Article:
Xillia's best elements are in its leveling and store systems. Taking a direct cue from Final Fantasy X, each time you level, you earn a certain number of points you can spend on new skills, artes, or stat bonuses. These are mapped out in two web-shaped orb patterns, with different branches of the webs dedicated to different types of stats and skills. You can therefore focus your character's growth mostly how you see fit, but by picking up some suggested skills, you can further expand the web outward, leading to more skills and abilities. It's a great system, one that allows you to mold your characters as you see fit while still nudging you in a suggested direction for each character. It makes leveling a real pleasure, especially once you've discovered some of the optional dungeons with their tougher, more rewarding enemies.
My other favorite element is in the game's store expansion process. Previous games had crafting or cooking elements, but Xillia does away with those. Instead, you'll be picking up what is essentially vendor loot throughout the game and trading it in to any store. You can pick and choose how you'd like to expand each type of store, so if you want to dump all your vendor loot into your weapon stores, you'll quickly gain access to newer, shinier weapons and bigger discounts on older items. The best policy, of course, is to keep things fairly level, though I'm finding it highly advantageous to dump my extra vendor loot into the food stores, as they offer up items that earn you bonus experience and money from fights. The best part is that any store upgrade you make transfers over to all stores of that particular type, so you're never having to backtrack to various vendors to pick up different types of items. Vendor loot is everywhere, too - you can find it in bags on the battlefield, dropped or stolen from enemies, and from various shining points of interest in the field. It's an awesome system that rewards exploration and makes the combat all that more enticing.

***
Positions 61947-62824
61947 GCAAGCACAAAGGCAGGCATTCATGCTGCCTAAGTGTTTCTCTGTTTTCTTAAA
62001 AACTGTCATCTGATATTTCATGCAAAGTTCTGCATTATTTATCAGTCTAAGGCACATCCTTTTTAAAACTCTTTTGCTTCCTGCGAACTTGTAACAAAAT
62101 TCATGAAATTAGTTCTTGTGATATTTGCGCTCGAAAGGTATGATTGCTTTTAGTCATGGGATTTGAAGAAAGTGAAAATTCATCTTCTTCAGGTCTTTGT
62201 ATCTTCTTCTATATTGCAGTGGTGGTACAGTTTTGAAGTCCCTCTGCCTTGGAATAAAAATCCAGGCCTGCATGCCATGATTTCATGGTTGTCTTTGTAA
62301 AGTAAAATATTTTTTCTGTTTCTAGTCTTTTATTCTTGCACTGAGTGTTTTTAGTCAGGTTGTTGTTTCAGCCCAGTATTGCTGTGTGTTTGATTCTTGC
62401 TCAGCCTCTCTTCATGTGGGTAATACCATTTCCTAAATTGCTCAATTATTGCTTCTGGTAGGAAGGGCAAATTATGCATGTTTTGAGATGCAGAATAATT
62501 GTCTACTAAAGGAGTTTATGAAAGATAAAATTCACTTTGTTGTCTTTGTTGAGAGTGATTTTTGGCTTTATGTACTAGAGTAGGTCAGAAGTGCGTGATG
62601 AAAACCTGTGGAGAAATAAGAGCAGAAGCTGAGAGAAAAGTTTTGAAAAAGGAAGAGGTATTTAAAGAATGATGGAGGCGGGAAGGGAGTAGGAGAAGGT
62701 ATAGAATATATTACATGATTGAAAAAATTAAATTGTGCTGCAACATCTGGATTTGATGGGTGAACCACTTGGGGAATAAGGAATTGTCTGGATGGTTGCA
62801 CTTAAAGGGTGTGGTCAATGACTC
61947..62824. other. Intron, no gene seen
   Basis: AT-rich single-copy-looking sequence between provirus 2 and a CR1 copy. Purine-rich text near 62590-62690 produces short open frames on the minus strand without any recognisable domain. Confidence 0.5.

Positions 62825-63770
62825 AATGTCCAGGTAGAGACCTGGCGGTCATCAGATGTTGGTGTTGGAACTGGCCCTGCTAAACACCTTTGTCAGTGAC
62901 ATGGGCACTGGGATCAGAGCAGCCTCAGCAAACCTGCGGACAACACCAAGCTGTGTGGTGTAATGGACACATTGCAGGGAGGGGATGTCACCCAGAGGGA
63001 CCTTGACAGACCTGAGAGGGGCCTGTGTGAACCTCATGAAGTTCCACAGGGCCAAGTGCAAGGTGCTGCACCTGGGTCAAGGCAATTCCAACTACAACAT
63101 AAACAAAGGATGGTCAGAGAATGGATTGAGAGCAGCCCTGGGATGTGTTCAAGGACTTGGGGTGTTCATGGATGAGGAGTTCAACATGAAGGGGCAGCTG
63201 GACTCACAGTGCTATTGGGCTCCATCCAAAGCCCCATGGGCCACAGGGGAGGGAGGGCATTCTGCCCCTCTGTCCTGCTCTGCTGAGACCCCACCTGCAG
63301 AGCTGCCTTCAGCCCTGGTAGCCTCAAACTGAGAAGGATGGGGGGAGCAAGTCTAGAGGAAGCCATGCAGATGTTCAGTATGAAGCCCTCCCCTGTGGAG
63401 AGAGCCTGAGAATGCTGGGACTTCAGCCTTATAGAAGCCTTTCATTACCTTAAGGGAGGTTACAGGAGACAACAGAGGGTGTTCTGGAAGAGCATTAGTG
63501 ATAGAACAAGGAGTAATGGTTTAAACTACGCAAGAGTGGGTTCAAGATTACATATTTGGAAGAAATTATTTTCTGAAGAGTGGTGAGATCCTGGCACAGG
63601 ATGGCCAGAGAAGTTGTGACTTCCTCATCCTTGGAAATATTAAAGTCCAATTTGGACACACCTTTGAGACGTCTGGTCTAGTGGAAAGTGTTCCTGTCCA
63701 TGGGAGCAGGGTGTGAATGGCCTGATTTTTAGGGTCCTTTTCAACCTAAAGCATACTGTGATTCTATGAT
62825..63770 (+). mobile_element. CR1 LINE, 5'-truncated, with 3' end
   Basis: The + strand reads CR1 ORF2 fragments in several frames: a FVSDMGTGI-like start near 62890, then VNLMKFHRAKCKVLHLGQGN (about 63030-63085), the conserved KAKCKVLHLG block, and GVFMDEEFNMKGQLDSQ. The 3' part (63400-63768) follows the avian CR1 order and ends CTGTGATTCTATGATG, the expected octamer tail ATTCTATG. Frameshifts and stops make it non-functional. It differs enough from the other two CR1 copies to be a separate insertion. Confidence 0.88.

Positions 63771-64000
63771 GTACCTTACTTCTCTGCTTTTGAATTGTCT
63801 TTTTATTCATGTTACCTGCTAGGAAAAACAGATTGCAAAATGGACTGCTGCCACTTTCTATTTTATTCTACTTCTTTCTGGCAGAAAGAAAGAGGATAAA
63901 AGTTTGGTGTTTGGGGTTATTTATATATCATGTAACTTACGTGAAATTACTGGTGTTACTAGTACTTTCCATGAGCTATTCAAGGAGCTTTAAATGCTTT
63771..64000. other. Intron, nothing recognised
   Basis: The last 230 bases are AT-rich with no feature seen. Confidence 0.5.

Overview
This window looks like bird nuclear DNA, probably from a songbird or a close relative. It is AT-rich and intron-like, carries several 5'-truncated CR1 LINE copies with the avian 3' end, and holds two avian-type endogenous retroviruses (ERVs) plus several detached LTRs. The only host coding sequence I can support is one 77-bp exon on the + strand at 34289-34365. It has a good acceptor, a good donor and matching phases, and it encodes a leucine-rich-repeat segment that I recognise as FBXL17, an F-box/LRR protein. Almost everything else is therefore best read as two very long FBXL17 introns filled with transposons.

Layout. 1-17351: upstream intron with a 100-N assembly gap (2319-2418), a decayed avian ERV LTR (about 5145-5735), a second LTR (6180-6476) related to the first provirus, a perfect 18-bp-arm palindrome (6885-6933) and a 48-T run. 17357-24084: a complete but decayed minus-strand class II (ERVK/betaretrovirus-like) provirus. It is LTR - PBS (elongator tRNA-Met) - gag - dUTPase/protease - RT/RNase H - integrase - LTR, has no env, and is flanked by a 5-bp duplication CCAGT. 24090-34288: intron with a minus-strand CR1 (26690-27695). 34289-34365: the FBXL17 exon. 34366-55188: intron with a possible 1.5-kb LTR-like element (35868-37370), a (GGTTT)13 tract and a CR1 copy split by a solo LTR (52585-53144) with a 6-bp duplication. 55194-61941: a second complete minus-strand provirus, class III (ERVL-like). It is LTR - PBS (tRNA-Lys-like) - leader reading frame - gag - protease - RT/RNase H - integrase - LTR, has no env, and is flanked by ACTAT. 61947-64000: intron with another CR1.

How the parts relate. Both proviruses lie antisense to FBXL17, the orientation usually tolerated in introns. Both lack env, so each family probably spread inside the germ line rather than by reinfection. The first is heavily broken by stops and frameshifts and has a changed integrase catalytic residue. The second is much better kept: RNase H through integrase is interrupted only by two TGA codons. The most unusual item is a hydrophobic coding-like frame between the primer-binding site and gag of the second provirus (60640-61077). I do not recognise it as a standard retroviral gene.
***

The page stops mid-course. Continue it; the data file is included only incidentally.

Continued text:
Chaser just tried to karate chop my neck, Kato-style. I suppose that's probably a sign I should start to wrap things up?
Overall, Tales of Xillia is a hell of an impressive game. It makes a lot of the JRPG standards fun again by throwing in some fun systems and further refining the Tales essence. I can't say it's for everyone, but if you're after a meaty RPG with lots to keep you occupied when you're away from its main quest, I'd highly recommend it.
-I've been playing Blackwell Unbound, which is a prequel to the first Blackwell game. I've gotta be pretty close to wrapping things up, and so far, I like it. My thoughts on this one aren't all that dissimilar from the first Blackwell game (which I wrote about a few blogs ago), so if you're interested in reading more about it, go check out that blog. Otherwise, yeah, I'm pretty stoked about the Blackwell series and Wadjet in general.
And that's pretty much it for this week's Update. Thanks for putting up with my crap blog on the forums. You're all aces!